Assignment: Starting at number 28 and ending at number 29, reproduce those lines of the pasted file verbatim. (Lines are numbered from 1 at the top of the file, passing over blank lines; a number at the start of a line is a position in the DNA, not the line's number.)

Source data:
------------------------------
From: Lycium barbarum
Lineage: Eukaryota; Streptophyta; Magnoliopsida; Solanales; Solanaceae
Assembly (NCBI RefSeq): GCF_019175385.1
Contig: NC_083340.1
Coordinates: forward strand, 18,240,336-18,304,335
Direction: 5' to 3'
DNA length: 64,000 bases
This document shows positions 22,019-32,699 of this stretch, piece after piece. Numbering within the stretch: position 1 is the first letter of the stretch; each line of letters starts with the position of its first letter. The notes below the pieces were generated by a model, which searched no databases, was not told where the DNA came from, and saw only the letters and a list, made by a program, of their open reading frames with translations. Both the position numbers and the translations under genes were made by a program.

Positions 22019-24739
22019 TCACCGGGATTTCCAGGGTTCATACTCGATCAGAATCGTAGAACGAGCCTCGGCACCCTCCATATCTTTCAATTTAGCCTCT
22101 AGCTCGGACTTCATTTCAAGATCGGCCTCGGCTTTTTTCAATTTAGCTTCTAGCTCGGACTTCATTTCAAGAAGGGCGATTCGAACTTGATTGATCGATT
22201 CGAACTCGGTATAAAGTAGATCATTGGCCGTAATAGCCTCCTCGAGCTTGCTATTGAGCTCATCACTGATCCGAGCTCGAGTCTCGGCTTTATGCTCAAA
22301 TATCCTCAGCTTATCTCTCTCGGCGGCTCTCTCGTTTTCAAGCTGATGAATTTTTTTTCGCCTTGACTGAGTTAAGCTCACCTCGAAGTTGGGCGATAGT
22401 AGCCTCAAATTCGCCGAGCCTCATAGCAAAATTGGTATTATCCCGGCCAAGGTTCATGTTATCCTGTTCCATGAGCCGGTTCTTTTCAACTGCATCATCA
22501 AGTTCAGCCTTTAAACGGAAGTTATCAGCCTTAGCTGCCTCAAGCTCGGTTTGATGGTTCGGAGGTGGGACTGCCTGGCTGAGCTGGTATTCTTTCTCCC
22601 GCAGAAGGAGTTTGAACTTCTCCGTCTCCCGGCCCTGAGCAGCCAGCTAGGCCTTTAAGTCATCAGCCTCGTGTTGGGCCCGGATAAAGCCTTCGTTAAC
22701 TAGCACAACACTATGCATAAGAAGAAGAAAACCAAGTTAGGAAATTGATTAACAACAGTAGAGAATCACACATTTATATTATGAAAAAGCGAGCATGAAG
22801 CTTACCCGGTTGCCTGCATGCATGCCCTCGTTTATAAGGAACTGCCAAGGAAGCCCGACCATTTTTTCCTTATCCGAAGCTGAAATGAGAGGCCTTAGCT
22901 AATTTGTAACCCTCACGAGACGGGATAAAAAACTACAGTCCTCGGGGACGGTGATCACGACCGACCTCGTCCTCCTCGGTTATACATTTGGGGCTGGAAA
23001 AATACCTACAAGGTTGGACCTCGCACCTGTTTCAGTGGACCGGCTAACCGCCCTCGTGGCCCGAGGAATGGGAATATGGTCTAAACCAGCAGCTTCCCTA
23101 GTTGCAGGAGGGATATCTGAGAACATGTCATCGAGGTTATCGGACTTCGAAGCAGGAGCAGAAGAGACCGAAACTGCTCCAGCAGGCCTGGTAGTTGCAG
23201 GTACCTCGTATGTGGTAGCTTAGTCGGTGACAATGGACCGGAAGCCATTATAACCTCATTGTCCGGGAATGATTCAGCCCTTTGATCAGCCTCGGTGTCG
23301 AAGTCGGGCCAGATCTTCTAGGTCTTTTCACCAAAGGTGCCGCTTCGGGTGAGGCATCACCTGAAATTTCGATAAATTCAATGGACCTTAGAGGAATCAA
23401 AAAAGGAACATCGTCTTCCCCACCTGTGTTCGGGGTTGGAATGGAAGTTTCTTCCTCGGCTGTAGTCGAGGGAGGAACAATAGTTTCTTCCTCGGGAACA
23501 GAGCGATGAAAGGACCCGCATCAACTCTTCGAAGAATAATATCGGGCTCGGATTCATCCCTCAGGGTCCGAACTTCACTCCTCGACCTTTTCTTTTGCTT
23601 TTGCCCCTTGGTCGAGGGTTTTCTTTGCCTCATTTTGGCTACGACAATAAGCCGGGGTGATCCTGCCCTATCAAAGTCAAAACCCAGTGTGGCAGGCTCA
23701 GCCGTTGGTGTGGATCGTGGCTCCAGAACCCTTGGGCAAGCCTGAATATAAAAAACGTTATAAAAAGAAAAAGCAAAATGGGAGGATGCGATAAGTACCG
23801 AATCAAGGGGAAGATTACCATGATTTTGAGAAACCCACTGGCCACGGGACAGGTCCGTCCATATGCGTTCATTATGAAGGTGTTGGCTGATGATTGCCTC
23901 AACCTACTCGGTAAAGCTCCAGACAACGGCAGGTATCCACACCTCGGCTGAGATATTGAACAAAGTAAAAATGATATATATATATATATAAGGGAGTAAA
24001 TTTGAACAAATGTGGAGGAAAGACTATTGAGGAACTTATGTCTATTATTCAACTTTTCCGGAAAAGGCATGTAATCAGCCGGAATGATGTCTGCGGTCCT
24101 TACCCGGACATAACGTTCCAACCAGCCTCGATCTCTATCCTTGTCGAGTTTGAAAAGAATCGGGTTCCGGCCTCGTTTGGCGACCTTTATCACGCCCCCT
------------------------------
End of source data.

23801 AATCAAGGGGAAGATTACCATGATTTTGAGAAACCCACTGGCCACGGGACAGGTCCGTCCATATGCGTTCATTATGAAGGTGTTGGCTGATGATTGCCTC
23901 AACCTACTCGGTAAAGCTCCAGACAACGGCAGGTATCCACACCTCGGCTGAGATATTGAACAAAGTAAAAATGATATATATATATATATAAGGGAGTAAA